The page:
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When I Lost My Marbles

posted Nov 22, 2016, 3:19 AM by Kanika G   [ updated Dec 31, 2016, 1:33 AM ]


My husband (referred to as Papa in my blogs, because that is what I often call him, since our daughter christened him Papa in spite of all our efforts to get her to call him daddy) and I met in degree college, whilst doing our B.Sc in physics. I had hoped to join IIT's Physics department, but I did not get through the second round of JEE
(IIT's prestigious Joint Entrance Exam). Having spent 2 years working tirelessly on getting through the JEE, I had hardly considered what I would do if I did not get in.


I had no intentions of pursuing engineering at IIT. I wanted to learn Physics. So, most unenthusiastically, I joined the Physics department of St. Xavier's college, Mumbai, all the while formulating a plan about taking the JEE again the next year. I was already familiar with a lot of the first year B. Sc curriculum. I focussed on studying for the JEE.


In the mean time, it seemed almost pointless to make any friends in college. Almost as soon as I befriended someone, they would exit, jump ship to some engineering college, whose wait list they were on. But there was one odd ball in class, a rather arrogant fellow, an annoying, know-it-all, teacher's pet, who insisted he was here to study physics and had no desire to join an engineering college.


At first I wondered if he was studying for the JEE. Apparently, he had not made it through and had no intentions of trying again. “Hmmph! Quitter!” I mentally snorted. I also assumed he was full of himself. After all he too had not got through the JEE.


But as time went by, I could not help but admire some of the elegant solutions he proposed to problems in mechanics and electrodynamics. Could he really be as smart as he thinks he is, I wondered. Then came the day, we were both at a Physics retreat in Khandala. I was getting ready for my talk. I had a few marbles, that I was going to use to demonstrate a physical phenomenon. But this was my first physics talk, and I was nervous. So I was fidgeting around and dropped all my marbles. What a mess!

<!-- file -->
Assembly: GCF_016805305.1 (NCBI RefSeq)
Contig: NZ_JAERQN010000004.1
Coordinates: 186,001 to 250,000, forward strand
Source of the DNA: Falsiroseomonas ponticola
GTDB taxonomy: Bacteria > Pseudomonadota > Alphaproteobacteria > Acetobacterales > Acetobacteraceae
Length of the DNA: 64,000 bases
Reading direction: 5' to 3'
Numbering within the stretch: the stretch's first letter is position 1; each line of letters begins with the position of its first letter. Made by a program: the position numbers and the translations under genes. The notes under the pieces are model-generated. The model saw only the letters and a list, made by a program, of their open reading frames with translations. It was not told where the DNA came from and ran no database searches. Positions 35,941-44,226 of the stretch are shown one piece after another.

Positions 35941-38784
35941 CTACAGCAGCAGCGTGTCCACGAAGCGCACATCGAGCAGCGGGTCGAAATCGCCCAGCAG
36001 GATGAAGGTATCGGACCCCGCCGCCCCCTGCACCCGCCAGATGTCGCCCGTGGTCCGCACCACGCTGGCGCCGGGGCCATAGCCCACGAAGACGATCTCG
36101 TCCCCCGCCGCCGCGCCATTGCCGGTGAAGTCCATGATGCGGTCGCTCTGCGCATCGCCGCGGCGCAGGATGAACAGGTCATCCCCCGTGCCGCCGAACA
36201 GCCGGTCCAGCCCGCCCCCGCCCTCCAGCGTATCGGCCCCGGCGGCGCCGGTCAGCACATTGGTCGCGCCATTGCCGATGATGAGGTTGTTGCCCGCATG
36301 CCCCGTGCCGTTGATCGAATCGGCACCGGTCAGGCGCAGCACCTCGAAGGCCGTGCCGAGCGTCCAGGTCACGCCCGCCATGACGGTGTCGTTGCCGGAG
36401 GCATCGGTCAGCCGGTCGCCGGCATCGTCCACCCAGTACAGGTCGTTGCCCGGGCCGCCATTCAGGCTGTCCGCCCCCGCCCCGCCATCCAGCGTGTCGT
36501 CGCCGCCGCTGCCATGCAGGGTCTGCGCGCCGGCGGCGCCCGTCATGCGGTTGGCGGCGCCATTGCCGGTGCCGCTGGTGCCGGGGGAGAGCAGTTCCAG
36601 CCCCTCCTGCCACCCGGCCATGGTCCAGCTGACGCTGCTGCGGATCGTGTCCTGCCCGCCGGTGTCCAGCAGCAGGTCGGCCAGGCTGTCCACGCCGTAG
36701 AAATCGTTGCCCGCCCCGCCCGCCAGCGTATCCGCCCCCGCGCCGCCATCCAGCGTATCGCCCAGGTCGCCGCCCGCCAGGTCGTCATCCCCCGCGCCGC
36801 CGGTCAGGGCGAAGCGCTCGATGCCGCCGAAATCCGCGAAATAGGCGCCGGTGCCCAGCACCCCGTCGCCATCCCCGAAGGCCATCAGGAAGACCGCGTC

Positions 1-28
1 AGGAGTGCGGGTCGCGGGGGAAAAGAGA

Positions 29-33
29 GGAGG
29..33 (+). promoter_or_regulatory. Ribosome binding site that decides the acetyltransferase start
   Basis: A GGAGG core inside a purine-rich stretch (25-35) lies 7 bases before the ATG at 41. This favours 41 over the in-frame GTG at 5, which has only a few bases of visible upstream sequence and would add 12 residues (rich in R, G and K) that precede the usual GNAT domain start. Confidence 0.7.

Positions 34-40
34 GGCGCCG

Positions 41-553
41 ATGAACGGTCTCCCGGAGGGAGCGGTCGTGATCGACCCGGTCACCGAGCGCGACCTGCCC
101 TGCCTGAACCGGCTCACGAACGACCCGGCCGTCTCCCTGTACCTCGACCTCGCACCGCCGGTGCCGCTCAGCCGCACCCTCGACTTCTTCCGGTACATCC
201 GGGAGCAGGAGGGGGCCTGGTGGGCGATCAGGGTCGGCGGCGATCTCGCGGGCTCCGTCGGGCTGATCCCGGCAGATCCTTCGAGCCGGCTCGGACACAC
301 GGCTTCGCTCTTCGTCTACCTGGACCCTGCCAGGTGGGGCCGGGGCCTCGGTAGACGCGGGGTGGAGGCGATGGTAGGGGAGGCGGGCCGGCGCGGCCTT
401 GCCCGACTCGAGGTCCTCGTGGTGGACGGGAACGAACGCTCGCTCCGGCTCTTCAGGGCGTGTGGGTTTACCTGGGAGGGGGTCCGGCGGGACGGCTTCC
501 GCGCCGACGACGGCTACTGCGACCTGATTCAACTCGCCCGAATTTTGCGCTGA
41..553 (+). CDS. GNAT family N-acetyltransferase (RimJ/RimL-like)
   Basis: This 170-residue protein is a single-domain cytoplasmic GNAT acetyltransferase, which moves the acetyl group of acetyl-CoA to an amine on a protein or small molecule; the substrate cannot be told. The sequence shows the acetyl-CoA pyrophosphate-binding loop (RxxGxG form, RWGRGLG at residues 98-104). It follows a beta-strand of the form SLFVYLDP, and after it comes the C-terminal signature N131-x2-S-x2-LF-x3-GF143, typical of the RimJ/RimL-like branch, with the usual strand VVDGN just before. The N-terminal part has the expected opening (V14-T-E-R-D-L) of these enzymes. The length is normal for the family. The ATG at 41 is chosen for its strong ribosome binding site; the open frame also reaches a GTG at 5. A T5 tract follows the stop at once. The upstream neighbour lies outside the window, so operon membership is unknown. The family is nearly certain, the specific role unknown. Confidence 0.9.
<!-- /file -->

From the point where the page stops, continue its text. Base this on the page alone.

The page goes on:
Papa was getting ready for his talk too, which was in the same session as mine, and he wasn't nearly as nervous. Or at least he did not do anything as dramatic to make it obvious. Anyway, he helped me pick up my marbles and asked what they were for. I politely showed him my demonstration, and he suggested a tweak that illustrated the concept more elegantly, and made it less likely that my marbles would escape again.


I thanked him and was most surprised to find, that he wasn't the least bit condescending. Later, I learned, that his reputation for arrogance was a misinterpretation of his shy and reticent nature. I was careful to credit Papa for the improvised version of my demonstration during my talk.


That evening we had a bonfire at the retreat, and Papa was standing behind me. I felt an inexplicable attraction for him. Much later he told me he felt the same. It was weird because all we had talked of was marbles. Not exactly the stuff romance is made of.


A week later, we had to do a make up practical, the one we had missed because we were both at the retreat. I was still not sure how I felt about Papa and was battling conflicting feelings of attraction, while still harbouring some doubts about his arrogance and bloated self estimation. But the professor paired us up as lab partners for the experiment we missed.


During that hour Papa and I talked with ease. I don't even recall an awkward opening statement. It was all so natural. Having been to a girls school, I usually found it difficult to talk to boys, but somehow Papa made me comfortable from the word go. It was the first of many long enjoyable conversations we would share.

Months later Papa told me, he really appreciated that I acknowledged his contribution to improving my physics demonstration with the marbles, in spite of my nervousness. He said, to him, that was an indication of my integrity.


We have been together for almost 16 years now, and married for over 8 of them.


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